Personalization is the strength of the game: not only can you recruit and set up your monsters, you also make some personal decisions during the game that affect the story in different ways (most famously the ability to choose your wife). There's not an overwhelming number of decisions to make, therefore reducing some of the stress on the player: DQ V has just enough to keep it simple yet keep the player completely engaged and emotionally connected to the characters due to the player's involvement.
Like Dragon Quest games before it, this one features very pleasant music compositions. While you will find some of the recurring themes heard in its predecessors, many of the new tracks sound better than ever, like Overworld Theme, Town, and Castle.
The graphics are at about the same quality as DQ IV, which means they're very good! Enemy sprites are well animated and full of personality during battles, especially with their attack sequences. 3D polygonal towns and buildings look great especially when you rotate the camera in complete circles (quite smoothly I must say).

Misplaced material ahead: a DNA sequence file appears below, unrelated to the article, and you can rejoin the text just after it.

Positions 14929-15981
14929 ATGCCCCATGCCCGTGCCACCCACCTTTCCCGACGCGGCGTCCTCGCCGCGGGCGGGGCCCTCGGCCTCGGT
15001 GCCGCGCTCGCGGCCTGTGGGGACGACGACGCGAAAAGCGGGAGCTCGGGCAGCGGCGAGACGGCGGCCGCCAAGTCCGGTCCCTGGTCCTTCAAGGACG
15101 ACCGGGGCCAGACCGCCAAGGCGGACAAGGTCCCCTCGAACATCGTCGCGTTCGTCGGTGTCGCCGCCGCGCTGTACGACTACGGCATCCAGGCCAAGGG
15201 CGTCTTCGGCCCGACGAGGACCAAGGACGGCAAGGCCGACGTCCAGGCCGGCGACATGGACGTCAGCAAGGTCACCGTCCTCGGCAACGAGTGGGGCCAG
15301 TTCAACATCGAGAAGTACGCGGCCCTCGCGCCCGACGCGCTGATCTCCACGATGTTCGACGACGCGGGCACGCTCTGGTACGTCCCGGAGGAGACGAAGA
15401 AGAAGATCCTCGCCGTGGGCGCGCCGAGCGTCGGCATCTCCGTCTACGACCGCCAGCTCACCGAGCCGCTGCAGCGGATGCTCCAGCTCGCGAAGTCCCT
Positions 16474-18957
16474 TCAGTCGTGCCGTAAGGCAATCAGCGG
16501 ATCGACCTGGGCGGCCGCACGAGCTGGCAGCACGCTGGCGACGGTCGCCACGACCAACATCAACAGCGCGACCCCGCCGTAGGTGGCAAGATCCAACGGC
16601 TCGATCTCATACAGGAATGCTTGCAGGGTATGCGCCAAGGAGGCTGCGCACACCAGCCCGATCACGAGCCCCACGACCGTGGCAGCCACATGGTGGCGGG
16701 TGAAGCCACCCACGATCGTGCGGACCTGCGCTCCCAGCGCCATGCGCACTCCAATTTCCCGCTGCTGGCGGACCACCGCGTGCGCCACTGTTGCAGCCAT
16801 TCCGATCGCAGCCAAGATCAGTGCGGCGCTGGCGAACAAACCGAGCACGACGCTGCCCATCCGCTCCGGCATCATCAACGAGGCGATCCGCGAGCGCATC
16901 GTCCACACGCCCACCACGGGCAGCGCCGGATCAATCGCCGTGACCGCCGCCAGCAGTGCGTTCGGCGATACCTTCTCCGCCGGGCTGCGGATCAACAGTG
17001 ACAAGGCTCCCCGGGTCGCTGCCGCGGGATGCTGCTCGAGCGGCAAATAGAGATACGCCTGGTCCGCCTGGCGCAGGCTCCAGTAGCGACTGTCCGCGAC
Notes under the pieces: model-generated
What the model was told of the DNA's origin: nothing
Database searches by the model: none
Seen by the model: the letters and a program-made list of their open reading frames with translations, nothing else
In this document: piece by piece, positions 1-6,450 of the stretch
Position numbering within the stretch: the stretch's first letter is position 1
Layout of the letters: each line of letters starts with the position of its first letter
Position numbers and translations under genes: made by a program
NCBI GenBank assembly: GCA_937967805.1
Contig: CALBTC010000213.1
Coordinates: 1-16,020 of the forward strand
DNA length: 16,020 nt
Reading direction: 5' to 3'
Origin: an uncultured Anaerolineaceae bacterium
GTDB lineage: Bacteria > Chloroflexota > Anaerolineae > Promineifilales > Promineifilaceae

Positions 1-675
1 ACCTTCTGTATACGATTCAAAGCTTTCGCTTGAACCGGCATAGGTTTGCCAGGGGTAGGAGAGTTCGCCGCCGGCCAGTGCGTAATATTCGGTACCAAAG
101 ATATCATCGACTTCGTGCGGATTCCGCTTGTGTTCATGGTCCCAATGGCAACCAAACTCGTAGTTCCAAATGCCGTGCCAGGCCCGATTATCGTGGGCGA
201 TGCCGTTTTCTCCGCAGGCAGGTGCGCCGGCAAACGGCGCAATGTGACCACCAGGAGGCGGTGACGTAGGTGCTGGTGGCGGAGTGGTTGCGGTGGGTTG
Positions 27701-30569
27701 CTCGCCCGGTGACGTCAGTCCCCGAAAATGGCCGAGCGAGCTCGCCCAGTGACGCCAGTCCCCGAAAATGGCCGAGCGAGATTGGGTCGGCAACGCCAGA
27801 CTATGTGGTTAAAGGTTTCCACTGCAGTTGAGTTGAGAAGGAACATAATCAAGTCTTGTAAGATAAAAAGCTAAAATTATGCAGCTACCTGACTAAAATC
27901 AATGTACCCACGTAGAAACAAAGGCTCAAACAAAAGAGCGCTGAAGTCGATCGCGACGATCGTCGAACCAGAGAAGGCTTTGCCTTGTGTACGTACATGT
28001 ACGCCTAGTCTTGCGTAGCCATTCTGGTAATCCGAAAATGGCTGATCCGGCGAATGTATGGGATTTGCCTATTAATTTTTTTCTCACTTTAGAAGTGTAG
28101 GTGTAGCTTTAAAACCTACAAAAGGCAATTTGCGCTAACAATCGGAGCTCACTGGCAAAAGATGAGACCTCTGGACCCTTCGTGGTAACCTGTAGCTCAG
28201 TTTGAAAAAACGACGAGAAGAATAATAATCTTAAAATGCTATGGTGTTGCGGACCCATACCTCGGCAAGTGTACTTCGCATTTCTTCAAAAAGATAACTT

Something I didn't mention in my DQ IV review but thought I'd point out now is I really like the art style, famously done by the Dragon Ball artist Akira Toriyama. Of course, it's all a personal preference, but there's something whimsical and appealing about the character design, especially the monsters! The DQ games definitely seem to have a certain charm to them, part of it being they have a serious story but with humor and an upbeat attitude. Conversations can be funny at times (like when talking to your monster party members, though the puns are sometimes a bit forced, especially the goo and the slime stuff). The Rotten Apple may tell you, "No, I don't taste good."